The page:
required in order to obtain the highest possible accuracy for brain guided system. Simultaneously, external light-emitting diodes, which are
treatments. Non-invasive and pain-free radiosurgical treatment is now fixed on the breast of the patient, measure the breath excursions. The
available to patients. In addition, if feasible, the treatment can be divided software calculates the organ movement, taking into account the internal
into several stages,
which makes it even safer to treat larger lesions or those and external target volume. Systemically performed X-ray image updates
in highly sensitive areas. Apart from standard neurosurgical indications (i.e. are the basis for iterative corrections of the correlation model.
acoustic neurinomas, meningeomas, brain metastases), radiosurgical
applications are currently evolving to include extracranial indications. It is Frameless Stereotaxy – Accuracy
now possible to treat tumours of the spine, pancreas, lung and liver safely Academic studies at the European Cyberknife Center Munich, Germany,
and effectively with radiosurgical techniques in cases where the tumours are and Stanford University, US, have shown that frameless Cyberknife
well delineated from the surrounding healthy tissue. In selected cases, this technology is as precise as the conventional frame-based systems.
could replace a surgical procedure. Because of the physiological breath- Phantom studies achieved total accuracy results (including imaging,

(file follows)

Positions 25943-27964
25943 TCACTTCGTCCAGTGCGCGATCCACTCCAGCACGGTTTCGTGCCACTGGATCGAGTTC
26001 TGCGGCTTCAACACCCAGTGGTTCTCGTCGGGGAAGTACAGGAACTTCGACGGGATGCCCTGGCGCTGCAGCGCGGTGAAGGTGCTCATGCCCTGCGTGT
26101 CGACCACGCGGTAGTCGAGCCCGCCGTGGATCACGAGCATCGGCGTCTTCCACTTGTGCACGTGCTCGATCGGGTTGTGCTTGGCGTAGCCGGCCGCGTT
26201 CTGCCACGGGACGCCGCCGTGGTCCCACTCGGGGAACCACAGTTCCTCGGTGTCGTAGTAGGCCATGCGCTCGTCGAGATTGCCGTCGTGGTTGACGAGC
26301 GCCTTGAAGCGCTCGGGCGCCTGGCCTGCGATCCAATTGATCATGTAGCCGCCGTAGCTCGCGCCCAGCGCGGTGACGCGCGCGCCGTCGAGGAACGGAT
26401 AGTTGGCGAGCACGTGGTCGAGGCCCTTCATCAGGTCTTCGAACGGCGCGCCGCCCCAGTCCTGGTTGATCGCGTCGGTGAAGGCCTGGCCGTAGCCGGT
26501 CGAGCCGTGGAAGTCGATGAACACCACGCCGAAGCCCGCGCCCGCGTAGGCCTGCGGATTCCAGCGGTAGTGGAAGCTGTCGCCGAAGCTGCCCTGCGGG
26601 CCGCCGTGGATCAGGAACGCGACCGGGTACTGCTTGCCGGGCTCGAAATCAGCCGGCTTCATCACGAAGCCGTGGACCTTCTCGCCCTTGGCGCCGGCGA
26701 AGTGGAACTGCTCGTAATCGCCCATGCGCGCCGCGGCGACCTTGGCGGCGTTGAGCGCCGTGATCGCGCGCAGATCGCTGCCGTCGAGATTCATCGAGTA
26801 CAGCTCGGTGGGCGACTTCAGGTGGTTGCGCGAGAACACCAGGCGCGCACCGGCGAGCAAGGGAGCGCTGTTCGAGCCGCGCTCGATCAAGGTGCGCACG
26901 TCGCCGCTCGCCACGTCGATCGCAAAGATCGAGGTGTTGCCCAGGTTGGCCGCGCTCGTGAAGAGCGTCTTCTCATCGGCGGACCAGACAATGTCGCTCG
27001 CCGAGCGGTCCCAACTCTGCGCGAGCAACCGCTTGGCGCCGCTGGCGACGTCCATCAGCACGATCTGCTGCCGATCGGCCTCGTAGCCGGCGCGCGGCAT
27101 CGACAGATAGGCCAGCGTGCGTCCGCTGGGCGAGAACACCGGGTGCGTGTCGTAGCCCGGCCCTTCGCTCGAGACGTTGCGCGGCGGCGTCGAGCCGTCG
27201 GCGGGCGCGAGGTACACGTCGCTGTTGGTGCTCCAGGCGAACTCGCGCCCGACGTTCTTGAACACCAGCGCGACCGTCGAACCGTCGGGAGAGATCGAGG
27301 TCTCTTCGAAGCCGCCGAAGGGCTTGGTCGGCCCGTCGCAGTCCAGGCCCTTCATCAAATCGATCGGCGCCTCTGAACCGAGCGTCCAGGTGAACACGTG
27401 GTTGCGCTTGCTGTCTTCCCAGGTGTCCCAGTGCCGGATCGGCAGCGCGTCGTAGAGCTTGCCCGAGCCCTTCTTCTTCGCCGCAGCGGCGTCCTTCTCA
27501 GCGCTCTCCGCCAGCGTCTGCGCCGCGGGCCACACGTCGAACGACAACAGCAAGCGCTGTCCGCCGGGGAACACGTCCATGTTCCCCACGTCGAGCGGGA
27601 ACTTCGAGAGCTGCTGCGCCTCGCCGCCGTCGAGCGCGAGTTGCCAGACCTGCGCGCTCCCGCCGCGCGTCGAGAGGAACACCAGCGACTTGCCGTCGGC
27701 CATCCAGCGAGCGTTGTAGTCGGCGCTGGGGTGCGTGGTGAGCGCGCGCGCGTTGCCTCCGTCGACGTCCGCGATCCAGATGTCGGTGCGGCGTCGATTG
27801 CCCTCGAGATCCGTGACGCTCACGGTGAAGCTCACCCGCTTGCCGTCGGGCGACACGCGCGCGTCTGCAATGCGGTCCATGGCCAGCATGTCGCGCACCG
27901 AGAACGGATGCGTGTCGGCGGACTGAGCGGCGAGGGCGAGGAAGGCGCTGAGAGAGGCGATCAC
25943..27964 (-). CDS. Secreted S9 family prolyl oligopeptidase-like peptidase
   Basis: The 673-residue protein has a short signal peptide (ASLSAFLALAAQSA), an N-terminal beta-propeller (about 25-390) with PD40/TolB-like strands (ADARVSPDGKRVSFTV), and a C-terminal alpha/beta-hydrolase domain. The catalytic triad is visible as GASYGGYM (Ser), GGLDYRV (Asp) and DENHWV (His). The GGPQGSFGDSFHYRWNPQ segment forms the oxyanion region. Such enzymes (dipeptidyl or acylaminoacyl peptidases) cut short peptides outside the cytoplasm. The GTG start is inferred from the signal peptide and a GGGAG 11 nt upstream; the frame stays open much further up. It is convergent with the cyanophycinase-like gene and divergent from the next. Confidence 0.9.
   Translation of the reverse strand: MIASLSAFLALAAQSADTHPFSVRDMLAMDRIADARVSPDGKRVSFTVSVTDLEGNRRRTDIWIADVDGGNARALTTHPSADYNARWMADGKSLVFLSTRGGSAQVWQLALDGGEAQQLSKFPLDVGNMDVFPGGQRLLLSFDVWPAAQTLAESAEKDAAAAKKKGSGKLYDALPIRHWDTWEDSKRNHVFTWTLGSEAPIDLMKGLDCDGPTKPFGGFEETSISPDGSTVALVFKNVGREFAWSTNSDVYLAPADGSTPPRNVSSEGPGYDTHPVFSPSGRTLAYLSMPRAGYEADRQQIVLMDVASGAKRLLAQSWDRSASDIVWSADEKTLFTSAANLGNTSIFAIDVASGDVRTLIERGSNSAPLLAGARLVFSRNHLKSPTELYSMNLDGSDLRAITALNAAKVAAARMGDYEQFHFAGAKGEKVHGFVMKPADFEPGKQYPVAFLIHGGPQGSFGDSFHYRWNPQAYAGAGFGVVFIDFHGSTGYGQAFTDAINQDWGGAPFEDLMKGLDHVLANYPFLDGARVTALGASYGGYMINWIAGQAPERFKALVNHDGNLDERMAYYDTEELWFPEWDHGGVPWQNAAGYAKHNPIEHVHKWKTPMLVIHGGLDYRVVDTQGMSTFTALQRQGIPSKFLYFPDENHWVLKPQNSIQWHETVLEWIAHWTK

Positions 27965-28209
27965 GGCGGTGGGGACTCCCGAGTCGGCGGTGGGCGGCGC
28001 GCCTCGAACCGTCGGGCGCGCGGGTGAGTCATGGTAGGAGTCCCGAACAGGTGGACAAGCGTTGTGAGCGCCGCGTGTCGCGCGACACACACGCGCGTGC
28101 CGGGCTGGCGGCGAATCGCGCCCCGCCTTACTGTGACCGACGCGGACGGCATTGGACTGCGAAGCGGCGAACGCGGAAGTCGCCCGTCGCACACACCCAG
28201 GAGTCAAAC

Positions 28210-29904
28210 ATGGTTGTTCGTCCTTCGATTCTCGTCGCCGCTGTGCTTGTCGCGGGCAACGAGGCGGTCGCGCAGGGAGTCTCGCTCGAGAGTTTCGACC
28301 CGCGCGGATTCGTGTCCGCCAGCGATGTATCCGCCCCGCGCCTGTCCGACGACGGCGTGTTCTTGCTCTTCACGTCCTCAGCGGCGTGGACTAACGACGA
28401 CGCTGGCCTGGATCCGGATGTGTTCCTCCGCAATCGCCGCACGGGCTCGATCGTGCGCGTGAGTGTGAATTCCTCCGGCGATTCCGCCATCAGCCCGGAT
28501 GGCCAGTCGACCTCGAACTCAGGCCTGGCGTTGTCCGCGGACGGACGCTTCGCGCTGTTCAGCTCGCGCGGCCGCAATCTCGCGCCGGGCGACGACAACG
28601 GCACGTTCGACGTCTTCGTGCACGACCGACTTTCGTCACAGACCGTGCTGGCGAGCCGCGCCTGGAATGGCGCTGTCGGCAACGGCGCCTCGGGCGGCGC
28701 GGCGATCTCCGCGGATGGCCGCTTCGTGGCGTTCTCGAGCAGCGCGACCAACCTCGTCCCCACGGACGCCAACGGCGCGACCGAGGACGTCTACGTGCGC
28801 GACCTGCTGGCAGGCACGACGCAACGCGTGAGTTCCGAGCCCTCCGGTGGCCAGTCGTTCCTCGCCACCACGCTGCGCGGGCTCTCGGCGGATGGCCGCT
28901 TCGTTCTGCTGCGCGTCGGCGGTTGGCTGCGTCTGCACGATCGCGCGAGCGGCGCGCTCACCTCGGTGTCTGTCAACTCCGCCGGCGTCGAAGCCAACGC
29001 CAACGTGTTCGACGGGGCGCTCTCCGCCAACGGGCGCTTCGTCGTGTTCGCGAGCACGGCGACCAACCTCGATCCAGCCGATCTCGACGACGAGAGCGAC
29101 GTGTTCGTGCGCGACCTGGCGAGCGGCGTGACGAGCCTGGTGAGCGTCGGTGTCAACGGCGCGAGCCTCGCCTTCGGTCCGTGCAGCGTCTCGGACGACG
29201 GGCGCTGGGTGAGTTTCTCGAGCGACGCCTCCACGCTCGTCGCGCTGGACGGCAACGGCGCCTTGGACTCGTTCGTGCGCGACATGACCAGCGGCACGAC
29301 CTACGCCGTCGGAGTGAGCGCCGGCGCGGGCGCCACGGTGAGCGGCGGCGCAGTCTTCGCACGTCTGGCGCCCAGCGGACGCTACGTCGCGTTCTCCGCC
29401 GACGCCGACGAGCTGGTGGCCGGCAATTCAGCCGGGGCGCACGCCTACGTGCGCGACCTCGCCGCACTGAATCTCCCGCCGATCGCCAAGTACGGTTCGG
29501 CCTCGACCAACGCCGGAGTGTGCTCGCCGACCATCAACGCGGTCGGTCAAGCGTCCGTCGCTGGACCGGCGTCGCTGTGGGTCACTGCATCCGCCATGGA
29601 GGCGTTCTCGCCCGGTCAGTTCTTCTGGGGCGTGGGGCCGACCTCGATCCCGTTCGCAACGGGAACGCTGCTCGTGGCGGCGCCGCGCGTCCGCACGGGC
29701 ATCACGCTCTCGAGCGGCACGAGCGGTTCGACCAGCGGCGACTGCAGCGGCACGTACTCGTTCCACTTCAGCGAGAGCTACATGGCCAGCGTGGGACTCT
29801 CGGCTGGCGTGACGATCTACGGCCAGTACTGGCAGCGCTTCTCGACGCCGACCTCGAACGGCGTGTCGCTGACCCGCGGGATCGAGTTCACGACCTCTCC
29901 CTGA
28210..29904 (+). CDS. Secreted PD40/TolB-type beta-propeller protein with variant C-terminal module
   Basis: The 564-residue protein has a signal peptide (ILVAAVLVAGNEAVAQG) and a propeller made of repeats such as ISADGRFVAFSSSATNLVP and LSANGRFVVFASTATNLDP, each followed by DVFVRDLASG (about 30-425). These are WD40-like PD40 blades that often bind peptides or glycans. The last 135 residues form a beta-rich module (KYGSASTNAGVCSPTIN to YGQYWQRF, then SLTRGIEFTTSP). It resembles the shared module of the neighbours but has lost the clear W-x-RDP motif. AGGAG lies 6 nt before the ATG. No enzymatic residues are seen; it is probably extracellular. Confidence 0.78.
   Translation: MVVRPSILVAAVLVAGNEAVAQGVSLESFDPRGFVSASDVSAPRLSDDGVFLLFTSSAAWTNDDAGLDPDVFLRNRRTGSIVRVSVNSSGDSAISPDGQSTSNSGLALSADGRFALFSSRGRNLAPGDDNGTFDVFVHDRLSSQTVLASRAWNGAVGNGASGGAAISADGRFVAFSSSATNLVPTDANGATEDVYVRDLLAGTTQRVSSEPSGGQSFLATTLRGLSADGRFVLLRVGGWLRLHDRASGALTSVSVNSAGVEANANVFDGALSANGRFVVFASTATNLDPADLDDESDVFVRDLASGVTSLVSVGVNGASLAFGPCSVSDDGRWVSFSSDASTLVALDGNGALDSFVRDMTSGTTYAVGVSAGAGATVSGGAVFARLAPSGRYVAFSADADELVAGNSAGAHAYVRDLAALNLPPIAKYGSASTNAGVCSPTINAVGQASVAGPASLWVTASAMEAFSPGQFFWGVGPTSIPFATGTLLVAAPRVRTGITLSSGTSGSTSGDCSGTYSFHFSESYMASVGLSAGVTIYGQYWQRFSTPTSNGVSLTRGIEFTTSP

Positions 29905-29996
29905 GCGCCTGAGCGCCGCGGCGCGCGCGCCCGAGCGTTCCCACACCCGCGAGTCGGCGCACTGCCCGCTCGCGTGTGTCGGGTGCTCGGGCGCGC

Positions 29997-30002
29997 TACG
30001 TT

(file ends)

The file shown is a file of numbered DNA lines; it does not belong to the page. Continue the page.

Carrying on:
dependent organ movement, until now it has not been possible to apply planning and treatment) of 0.42±0.4mm.
high-radiation doses to body lesions. The newest development in Cyberknife
radiosurgery is a breath-triggered realtime movement-correction system, Treatment Schedule
which makes it possible to apply radiosurgical doses to these lesions. The An individual head mask is used for brain treatments. This helps to stabilise
Cyberknife moves according to the tumour’s movement. Infrared cameras the patient’s head during treatment. For lesions in moving organs such as the
follow the breath excursions and send information online to a robot, which lung, liver and pancreas, small (5mm) metal markers are implanted
steers the linac into position.
Anaesthesia or dedicated body stereotactic percutaneously in the vicinity of the lesion. They are used as landmarks for
frames, as used with conventional radiation devices to suppress respiration, image registration and are detected automatically by the X-ray camera
are no longer necessary. Cyberknife treatment is designed for outpatient system. Image registration for brain treatments is performed without external
treatment, which significantly enhances the quality of life of cancer patients. fiducials and uses bony scull structures. All treatments are performed on the
A hospital stay or rehabilitation is not needed in most cases. Treatment time basis of CT and magnetic resonance imaging. The frameless technology
is dependent on tumour location and size and the organs at risk. A full allows the planning of images days before radiation application. Dose
course of radiosurgery lasts between 60 and 90 minutes. planning is performed using an inverse dose planning algorithm whereby the